6. Evaluate and Address Passage Issues at Hemlock Dam and Lake and Other Barriers
Hemlock Dam and Lake on Trout Creek are believed to create passage issues for adult and juvenile steelhead. Dam removal is currently being evaluated as a means to improve passage conditions and allow for the restoration of aquatic habitat at the existing dam and lake site. Other passage barriers in the basin are located on small tributaries and are not believed to block a significant portion of habitat. Passage restoration projects should focus only on cases where it can be demonstrated that there is good potential benefit. Further assessment and prioritization of passage barriers is needed throughout the basin.
7. Align Hatchery Priorities with Conservation Objectives
Hatcheries throughout the Columbia basin historically focused on producing fish for fisheries as mitigation for hydropower development and widespread habitat degradation. Emphasis of hatchery production without regard for natural populations can pose risks to natural population viability. Hatchery priorities must be aligned to conserve natural populations, enhance natural fish recovery, and avoid impeding progress toward recovery while continuing to provide fishing benefits. Hatchery programs in the Wind Basin will produce and/or acclimate spring Chinook for use in the subbasin. Spring Chinook hatchery programs continue to support harvest as part of Columbia Basin Hydrosystem mitigation.
8. Manage Fishery Impacts so they do not Impede Progress Toward Recovery
This near-term strategy involves limiting fishery impacts on natural populations to ameliorate extinction risks until a combination of measures can restore fishable natural populations. There is no directed Columbia River or tributary harvest of ESA-listed Wind River salmon and steelhead. This practice will continue until the populations are sufficiently recovered to withstand such pressure and remain self-sustaining. Some Wind River salmon and steelhead are incidentally taken in mainstem Columbia River and ocean mixed stock fisheries for strong wild and hatchery runs of fall Chinook and coho. These fisheries will be managed with strict limits to ensure this incidental take does not threaten the recovery of wild populations including those from the Wind. Steelhead and chum will continue to be protected from significant fishery impacts in the Columbia River and are not subject to ocean fisheries. Selective fisheries for marked hatchery steelhead and coho (and fall Chinook after mass marking occurs) will be a critical tool for limiting wild fish impacts. State and federal legislative bodies will be encouraged to develop funding necessary to implement mass-marking of Fall Chinook, thus enabling a selective fishery with lower impacts on wild fish. State and federal fisheries managers will better incorporate Lower Columbia indicator populations into fisheries impact models.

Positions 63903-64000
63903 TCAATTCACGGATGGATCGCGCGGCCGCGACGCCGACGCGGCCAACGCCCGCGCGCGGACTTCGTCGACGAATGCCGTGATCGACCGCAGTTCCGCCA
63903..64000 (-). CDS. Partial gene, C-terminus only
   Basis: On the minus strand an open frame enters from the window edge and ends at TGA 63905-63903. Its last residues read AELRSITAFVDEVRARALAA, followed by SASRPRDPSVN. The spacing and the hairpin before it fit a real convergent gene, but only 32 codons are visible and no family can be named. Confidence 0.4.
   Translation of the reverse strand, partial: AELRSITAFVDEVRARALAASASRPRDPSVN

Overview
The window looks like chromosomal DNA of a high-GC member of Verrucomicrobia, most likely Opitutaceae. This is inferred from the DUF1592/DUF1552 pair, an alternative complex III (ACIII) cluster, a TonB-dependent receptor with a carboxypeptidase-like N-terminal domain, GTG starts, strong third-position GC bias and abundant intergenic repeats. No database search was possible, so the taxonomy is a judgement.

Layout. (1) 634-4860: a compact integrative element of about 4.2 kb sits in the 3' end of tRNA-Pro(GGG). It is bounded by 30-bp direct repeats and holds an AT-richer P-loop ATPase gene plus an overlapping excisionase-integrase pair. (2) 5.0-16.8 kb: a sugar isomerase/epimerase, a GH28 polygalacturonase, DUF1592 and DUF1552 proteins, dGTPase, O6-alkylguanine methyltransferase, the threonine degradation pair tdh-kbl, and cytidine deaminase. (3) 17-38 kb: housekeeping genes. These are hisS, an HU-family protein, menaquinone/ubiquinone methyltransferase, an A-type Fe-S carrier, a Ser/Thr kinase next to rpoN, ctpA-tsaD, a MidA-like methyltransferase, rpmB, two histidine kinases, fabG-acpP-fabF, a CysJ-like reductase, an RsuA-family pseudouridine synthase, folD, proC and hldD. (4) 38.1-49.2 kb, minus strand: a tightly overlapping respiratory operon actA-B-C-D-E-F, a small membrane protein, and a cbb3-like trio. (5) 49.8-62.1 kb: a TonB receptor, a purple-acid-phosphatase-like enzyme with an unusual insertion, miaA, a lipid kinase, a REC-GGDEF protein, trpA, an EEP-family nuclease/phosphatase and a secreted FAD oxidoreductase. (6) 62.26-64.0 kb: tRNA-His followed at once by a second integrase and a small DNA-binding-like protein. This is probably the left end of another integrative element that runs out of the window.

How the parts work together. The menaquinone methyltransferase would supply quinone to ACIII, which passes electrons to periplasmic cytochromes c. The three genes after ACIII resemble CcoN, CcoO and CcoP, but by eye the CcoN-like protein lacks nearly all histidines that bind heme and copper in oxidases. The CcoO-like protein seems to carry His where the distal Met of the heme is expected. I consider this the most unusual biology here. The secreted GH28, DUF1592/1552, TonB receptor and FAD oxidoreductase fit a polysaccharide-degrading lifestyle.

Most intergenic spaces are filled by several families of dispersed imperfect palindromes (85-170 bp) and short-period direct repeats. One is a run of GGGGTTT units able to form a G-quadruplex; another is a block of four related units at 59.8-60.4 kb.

9. Reduce Out-of-Subbasin Impacts so that the Benefits of In-Basin Actions can be Realized
Wind River salmon and steelhead are exposed to a variety of human and natural threats in migrations outside of the subbasin. Out-of-subbasin impacts include drastic habitat changes in the Columbia River estuary, effects of Columbia Basin hydropower operation on mainstem, estuary, and nearshore ocean conditions, interactions with introduced animal and plant species, and altered natural predation patterns by northern pikeminnow, birds, seals, and sea lions. A variety of restoration and management actions are needed to reduce out-of-subbasin effects so that the benefits of in-subbasin actions can be realized. To ensure equivalent sharing of the recovery and mitigation burden, impacts in each area of effect (habitat, hydropower, etc.) should be reduced in proportion to their significance to species of interest.